A lot of movies explore the politics and economics of food, diet and health: SuperSize Me, Food Inc., and Forks over Knives being some of the more widely seen, not to leave out those such as King Corn, Farmageddon, and Food Matters.
What’s new about "The Perfect Human Diet" is its focus on anthropology and what we, as humans, have been eating for literally hundreds of thousands of years. It’s hard to argue with evolution.
The movie follows filmmaker CJ Hunt’s 10-year search for the “perfect human diet” after the raw vegan diet he adopted following a near-death experience failed to sustain him. Stepping outside politically- and emotionally-charged and highly confusing nutrition science, he goes to our ancestors – not just our grandparents and great-grandparents, but those from tens and hundreds of thousands of years ago.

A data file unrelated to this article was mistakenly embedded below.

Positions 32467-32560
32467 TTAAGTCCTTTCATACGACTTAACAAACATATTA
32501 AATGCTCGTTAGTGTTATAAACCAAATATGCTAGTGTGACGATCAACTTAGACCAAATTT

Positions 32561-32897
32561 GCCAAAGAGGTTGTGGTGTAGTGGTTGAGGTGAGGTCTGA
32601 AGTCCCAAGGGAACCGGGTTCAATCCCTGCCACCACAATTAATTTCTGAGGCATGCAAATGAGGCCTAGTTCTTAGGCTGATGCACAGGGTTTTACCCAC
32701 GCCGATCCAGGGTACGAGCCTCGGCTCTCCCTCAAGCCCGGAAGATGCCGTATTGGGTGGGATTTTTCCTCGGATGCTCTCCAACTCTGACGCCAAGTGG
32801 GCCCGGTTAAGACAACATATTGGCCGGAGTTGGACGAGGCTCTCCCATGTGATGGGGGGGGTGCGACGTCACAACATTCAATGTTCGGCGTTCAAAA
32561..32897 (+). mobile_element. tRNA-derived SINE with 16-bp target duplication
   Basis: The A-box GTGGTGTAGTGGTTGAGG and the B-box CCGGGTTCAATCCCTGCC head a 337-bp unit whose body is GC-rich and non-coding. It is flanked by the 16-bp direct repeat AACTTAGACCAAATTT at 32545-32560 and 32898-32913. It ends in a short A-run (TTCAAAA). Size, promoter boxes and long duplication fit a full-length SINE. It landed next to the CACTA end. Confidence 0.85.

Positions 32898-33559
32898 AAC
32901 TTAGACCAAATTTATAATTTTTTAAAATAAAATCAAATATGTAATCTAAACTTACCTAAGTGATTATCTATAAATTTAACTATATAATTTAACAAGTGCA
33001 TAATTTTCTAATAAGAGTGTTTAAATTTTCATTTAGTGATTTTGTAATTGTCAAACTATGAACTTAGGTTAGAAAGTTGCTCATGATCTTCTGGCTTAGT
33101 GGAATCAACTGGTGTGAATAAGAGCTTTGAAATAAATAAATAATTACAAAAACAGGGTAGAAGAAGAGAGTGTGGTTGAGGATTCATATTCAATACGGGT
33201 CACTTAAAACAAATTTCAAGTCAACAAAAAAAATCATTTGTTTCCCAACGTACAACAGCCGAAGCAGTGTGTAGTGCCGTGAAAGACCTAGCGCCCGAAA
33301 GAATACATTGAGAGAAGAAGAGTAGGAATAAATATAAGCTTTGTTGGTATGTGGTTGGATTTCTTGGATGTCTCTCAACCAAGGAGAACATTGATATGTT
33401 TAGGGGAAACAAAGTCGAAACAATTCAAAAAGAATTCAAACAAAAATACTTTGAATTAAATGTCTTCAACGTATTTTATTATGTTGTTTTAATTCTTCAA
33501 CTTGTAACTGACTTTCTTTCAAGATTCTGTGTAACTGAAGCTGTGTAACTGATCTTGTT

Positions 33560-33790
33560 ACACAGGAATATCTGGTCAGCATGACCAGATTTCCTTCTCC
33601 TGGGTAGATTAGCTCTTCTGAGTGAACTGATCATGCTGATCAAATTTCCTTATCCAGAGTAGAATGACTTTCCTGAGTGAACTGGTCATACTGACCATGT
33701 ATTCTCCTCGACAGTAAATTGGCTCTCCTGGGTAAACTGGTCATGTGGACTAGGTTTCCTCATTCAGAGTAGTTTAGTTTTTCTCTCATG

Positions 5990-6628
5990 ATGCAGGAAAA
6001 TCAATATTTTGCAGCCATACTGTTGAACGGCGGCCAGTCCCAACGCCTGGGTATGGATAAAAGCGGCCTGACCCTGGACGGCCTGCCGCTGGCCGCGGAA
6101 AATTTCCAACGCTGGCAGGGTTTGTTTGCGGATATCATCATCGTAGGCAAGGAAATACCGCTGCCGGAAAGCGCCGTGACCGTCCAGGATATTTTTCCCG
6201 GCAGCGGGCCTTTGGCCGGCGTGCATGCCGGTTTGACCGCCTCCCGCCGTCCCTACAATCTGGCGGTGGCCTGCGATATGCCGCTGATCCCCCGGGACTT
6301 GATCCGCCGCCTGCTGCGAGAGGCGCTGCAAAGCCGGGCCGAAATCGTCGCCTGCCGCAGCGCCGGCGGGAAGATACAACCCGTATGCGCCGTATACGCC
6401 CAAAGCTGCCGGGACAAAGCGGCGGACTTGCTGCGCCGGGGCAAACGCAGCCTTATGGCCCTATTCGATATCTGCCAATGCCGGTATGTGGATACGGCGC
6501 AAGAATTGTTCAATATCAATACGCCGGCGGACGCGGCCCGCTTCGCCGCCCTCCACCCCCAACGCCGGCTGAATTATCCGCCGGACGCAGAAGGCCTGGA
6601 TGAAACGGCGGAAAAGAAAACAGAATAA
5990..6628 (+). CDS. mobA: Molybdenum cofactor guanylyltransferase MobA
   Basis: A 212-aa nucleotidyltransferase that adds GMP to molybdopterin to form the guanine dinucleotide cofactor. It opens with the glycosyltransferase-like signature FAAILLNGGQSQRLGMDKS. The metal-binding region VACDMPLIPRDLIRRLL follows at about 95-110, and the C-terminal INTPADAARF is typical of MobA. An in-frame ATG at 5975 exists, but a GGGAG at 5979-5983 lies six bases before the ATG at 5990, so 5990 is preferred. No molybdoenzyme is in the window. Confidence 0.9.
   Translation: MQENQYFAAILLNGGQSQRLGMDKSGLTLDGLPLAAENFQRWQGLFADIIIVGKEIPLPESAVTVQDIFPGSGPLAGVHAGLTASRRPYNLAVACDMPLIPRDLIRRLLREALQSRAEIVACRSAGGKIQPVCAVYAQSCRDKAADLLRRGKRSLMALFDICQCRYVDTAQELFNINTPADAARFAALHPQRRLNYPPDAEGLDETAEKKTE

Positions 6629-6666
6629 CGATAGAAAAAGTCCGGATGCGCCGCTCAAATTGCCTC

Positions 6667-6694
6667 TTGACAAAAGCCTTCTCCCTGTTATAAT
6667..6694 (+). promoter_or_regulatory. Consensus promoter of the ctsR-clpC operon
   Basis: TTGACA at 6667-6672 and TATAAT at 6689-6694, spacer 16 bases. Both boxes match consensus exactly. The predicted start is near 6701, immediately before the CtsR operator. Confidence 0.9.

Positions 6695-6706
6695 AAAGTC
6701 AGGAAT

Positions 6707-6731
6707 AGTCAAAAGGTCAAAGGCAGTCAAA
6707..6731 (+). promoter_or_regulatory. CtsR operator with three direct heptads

- Over 70% of the foods we eat today did not exist before the industrial revolution. From an evolutionary perspective, there is simply no way for our bodies to know what to do with these “foods” (which, as we all know, aren’t real food at all).
- Broken down by nutrient ratios, what we feed cattle to “fatten them up” is almost identical to the government-sanctioned food pyramid for a “healthy” diet. Is it any wonder we are in the middle of an obesity epidemic?
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